For eight years I have been rejected for every single application I’ve turned in.

I don’t know if this is a commentary on being gifted or just being a woman with children, who chose to stay home for the early years. I don’t know if all these doors slam in my face because my “calling” (please imagine those are full on air quotes because if there was a sarcasm font available it would be used here!) is to “just” be a stay at home and homeschooling mom. I know these are hard jobs, I love them both, but I really thought I could do more…isn’t that what we tell our daughters? “You can do anything!” Can I, really? It sure doesn’t feel like it.

I don’t know why I go through this, but I do know that every single rejection feels like a stake through the heart. With every hit it’s as if I’m being told that I am not smart enough, social enough or just plain good enough. Like they’ve finally found me out and kicked me out of the group. After years of hiding among the smart kids, the smart police have caught up with me and the imposter has been found.

The last rejection was harder than the others, I had a gut feeling it wouldn’t work out but at the same time I was perfectly qualified for it so I just sat there and cried.

If I’m so smart, then why?

I know things happen for a reason. I know doors shut and windows open, I know its all about timing and I’m still young… blah, blah, blah… maybe my expectations were just set too high. 

Why do we tell kids that life is like a formula? Life is not an If, Then statement… I don’t live in an Excel sheet or the Matrix. There is no logic out here and to my logical mind If I did A, B, and C then D should occur. Well D didn’t occur, R did and I had not planned for it. R is wonderful. It’s a crazy beautiful life filled with random everyday blessings (ok that made me laugh!) but it is not what I had planned and right now I’m mourning the loss of D. I’ll be ok tomorrow and heck, I may even rise with an idea or two of my own… maybe even think of myself as witty or maybe not.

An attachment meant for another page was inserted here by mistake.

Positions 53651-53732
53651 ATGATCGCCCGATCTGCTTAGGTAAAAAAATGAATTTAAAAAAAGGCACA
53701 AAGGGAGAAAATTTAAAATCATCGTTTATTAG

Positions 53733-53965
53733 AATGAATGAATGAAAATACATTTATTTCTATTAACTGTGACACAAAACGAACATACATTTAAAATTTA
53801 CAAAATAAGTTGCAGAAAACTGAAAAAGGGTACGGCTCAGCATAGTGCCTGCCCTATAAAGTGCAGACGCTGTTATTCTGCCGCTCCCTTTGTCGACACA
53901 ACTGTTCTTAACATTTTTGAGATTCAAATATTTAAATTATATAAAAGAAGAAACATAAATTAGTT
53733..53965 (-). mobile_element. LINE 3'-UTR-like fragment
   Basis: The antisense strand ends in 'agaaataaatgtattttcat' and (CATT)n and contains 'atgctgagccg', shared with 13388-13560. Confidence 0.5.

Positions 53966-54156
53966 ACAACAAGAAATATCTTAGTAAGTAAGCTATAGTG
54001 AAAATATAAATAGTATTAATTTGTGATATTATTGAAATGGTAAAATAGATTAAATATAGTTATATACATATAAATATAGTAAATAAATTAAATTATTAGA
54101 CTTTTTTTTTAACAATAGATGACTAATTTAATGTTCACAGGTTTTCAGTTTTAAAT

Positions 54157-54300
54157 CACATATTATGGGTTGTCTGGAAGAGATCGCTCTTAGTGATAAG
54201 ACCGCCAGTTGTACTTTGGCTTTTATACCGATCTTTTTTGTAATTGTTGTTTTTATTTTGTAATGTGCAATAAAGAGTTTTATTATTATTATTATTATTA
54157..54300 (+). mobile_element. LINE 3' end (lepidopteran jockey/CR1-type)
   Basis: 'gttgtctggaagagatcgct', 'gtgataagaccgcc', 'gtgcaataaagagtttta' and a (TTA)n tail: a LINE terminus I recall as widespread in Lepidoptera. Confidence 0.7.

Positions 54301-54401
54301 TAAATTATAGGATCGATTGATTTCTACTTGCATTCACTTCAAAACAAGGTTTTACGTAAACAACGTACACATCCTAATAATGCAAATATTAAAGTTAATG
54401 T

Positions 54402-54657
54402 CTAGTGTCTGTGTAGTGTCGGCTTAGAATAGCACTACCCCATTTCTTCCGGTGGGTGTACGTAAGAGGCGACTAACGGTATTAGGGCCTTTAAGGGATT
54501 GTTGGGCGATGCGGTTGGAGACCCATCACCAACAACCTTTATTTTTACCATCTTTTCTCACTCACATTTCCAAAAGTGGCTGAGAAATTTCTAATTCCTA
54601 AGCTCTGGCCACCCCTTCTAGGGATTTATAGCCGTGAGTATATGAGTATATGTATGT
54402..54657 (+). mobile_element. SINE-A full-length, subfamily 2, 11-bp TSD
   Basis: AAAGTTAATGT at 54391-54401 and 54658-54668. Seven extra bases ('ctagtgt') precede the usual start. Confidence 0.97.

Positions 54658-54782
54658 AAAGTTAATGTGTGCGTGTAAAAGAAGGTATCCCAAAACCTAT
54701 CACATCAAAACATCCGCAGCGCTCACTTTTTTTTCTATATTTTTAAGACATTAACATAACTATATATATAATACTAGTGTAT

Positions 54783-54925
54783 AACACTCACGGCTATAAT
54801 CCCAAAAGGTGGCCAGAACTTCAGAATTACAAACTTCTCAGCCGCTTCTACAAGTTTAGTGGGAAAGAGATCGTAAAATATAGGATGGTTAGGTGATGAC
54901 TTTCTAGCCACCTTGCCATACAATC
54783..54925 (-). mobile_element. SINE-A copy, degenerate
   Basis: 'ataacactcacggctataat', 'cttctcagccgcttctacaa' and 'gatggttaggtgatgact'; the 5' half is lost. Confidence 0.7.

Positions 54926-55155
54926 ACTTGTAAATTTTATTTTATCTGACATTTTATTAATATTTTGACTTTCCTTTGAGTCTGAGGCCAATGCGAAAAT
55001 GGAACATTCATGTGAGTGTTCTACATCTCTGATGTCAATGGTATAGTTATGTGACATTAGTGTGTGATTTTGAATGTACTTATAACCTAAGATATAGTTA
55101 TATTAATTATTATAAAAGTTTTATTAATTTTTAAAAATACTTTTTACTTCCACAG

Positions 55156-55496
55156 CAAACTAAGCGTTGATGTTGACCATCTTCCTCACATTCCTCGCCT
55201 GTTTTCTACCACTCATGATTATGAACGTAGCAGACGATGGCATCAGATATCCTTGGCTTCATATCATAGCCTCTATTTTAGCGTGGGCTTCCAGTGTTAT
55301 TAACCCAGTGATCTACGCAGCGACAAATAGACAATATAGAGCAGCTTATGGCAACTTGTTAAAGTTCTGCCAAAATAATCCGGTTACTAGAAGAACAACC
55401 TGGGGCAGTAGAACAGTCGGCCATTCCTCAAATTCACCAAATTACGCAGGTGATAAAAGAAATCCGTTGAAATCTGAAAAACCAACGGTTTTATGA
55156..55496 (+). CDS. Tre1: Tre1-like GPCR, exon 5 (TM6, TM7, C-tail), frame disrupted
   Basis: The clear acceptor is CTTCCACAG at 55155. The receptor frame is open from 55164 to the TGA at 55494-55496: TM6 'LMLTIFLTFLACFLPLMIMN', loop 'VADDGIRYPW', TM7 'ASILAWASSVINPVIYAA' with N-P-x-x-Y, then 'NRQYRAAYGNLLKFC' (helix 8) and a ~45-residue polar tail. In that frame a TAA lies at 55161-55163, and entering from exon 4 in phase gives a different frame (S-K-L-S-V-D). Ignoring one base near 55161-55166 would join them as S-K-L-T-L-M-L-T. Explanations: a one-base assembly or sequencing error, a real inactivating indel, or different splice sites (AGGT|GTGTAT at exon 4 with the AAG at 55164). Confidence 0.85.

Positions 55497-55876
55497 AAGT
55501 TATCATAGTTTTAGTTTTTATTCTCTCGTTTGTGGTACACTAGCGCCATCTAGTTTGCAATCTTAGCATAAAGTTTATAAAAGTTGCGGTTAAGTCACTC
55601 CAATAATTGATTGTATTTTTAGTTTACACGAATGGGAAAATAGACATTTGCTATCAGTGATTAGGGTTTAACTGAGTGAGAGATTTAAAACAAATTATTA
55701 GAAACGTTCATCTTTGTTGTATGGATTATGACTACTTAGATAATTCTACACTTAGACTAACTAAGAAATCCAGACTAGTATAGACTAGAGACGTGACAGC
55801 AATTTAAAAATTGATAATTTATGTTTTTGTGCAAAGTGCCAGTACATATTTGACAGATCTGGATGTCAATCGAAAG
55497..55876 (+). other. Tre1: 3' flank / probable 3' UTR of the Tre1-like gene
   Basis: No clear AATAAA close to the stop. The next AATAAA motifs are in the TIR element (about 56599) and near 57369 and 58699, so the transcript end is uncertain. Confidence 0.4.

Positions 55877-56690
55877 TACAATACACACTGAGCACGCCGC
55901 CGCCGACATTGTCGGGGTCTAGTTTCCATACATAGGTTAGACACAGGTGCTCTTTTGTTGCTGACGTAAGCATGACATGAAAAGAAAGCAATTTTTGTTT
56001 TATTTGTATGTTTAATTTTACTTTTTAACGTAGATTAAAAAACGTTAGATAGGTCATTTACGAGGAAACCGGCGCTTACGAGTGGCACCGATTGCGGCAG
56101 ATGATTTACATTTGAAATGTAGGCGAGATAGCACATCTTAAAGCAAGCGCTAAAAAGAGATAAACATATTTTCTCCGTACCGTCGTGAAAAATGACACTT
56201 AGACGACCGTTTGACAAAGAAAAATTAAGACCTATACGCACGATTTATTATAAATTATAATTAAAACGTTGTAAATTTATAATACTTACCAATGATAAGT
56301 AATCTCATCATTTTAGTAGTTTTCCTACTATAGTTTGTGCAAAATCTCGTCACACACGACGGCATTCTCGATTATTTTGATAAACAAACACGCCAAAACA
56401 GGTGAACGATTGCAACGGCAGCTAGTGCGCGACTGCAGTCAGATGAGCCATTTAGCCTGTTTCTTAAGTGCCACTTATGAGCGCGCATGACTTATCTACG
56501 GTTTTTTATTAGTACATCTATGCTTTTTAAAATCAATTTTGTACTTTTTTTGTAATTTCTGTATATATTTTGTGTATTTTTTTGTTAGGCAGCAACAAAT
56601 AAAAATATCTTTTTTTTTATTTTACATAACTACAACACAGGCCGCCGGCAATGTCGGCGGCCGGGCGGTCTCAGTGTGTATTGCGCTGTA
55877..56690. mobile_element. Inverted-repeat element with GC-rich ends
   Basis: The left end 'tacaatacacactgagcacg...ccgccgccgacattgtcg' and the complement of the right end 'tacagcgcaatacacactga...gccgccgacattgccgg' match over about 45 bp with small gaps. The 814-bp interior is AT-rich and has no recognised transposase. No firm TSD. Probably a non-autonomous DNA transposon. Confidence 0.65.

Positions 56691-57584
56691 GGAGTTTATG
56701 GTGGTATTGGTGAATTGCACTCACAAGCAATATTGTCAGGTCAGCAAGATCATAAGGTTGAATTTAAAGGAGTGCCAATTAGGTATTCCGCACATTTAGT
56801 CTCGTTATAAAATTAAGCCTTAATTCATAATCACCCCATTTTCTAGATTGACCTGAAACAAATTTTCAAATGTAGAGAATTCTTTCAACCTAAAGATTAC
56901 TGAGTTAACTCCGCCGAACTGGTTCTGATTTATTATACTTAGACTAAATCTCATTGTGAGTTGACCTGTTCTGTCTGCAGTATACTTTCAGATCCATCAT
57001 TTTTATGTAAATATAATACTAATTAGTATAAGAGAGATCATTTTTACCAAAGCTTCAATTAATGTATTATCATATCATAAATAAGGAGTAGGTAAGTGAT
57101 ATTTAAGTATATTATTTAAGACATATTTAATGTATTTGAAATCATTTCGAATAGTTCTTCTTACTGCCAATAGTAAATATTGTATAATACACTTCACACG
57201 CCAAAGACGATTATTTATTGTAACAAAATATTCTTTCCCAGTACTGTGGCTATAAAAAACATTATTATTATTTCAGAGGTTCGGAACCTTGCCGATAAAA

So, while the sirens scream and the search for the located imposter continues I will just sit here in my very own pity party, analyzing all the why’s possible because that’s what I do and that is how I cope with disappointment. Just in case your looking too,you’ll find me with a book or a pencil and if you need more help…

Here I’ll even hold up a sign.Imposter Located

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9 comments on “Imposter Located

  1. Lib says:

    I know your story!! Except at my grad school they let me in anyway (I was pregnant with my first though…not the same as 4). I keep thinking though…how do I encourage my own kiddos to achieve but to not fall victim to the get if-then mythology.

    Liked by 1 person

  2. You sound like you could be me. I am graduating Friday with a MS in teaching (3.97 gpa), have a BS in physics/math (3.45 gpa), have run my own tutoring company for the last 4 years, spent time in the Navy operating a nuclear frickin’ reactor…and I can’t even get hired as a high school physical science teacher. Sometimes I just wanna curl up in a ball and just bag all this. At least I still have a job at this homeschooling gig…

    Liked by 1 person

    • Tabitha says:

      Yes! It can be so frustrating and annoying, there are so many wonderful aspects of being a homeschooler but rejection still takes its toll over time.

      Like

  3. We have more in common than not. I did all the same up to graduate school. I actually went back later in life to keep my license and finally enjoyed learning and graduated with a 4.0 only to leave my life’s passion of teaching a few years later due to micromanagement and lack of autonomy. Surely, the powers that be know of my commitment, drive, and passion! Instead, I am homeschooling and left feeling needed by my son and incomplete for myself and my mark I still feel compelled to make on the world. You are not alone. There is something out there for us. You know pain and passion. Which are you choosing to invest in? Breathe. Know your chance is coming. Will you take it?

    Liked by 1 person

    • Tabitha says:

      Yes, so much Yes! I choose passion and perseverance, but occasionally I will allow myself to reflect on the pain. Honestly, I wrote this because I felt like there was no way that I was alone in this and maybe one day it will help someone else. Just as the words of others have helped me feel a little less alone. Cheers to those of us making our own path and still searching for the next sign!

      Like

  4. Belinda says:

    Reblogged this on creation exploration discovery and commented:

    I didn’t write this, but gosh, it makes so much sense.

    My chief dilemma in this homeschooling gig has always been how much I encourage children to follow their dreams, be open to the possibilities… and yet that is not what I am living and I worry that my example is speaking louder than my words.

    I too have had rejections. Rejections for perfectly reasonable reasons, rejections that I still don’t understand. After a while, it’s hard not to take it personally. It’s hard not to think ‘they’ can all see your failing.

    Tabitha – Thank you for sharing. I am grateful I am not alone.

    Liked by 1 person